As the offer was formally accepted when the letter entered the post on the 2nd March, under the 'postal rule'. It can be proposed that when the invoice was received from the offeror on the 15th March, they were in breach of contract by changing the agreed offer price accepted by the letter of the 2nd March. As these conditions were not declared in advance the defending party reserves the right to terminate the contract or alternatively sue on the grounds of a fundamental breach.

On these grounds the letter of response, regarding Arkwright's refusal to pay the invoice on the 17th March, is unlawful. There would either appear to be confusion from the offeror as they thought the confirmation letter was for 300 packs at £10 per pack, alternatively they ignored the first letter of acceptance, not knowing the legalities of the postal law.


From the given information above, it could be drawn that assuming Granville had authority to formally accept the offer and posted it correctly to standard, then the offer was formally accepted and the contract entered by both parties on the 2nd March.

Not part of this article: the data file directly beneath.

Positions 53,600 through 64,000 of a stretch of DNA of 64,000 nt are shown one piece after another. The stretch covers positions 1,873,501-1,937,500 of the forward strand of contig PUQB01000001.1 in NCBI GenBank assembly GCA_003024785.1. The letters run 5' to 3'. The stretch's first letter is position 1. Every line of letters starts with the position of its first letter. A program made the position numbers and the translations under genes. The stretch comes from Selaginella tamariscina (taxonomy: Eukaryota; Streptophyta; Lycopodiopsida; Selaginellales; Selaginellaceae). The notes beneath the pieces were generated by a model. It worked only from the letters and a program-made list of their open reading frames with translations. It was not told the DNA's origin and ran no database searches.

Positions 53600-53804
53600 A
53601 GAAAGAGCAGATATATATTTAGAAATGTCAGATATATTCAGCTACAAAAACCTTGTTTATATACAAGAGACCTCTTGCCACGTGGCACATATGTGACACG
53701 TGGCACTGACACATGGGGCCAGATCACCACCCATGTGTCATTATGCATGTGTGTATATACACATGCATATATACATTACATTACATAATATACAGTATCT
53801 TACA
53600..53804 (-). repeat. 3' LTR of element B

Alternatively if Granville had not had the authority and it can be proven, and the letter was not stamped according to the postal law regulation, then the offer was not legally accepted as the postal rule would not apply, thus the letter would be received on the 6th March at 1.00pm, one hour outside the offeror's conditions, with there being no contract.

In my opinion, it is proposed that the letter of acceptance was in effect under the postal law and so the contract was in effect. The revocation letter was thus ineffective and so the offer must be upheld as it is legally binding. The added terms of the contract was a breach of contract and so Arkwright reserves the right to either terminate the contract, or alternatively sue the Floppy Disc Co under the law of fundamental breach for the £600 difference in price and any other financial damages incurred.


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  • Adams v. Lindsell (1818).
  • Byrne v Van Tienhoven (1880)
  • Fisher v Bell (1961).
  • Poussard v Spiers (1876).
  • Taylor v Layord (1856.)
  • Hochster v De La Tour (1853)
  • Thornton v Shoe Lane Parking Ltd (1971).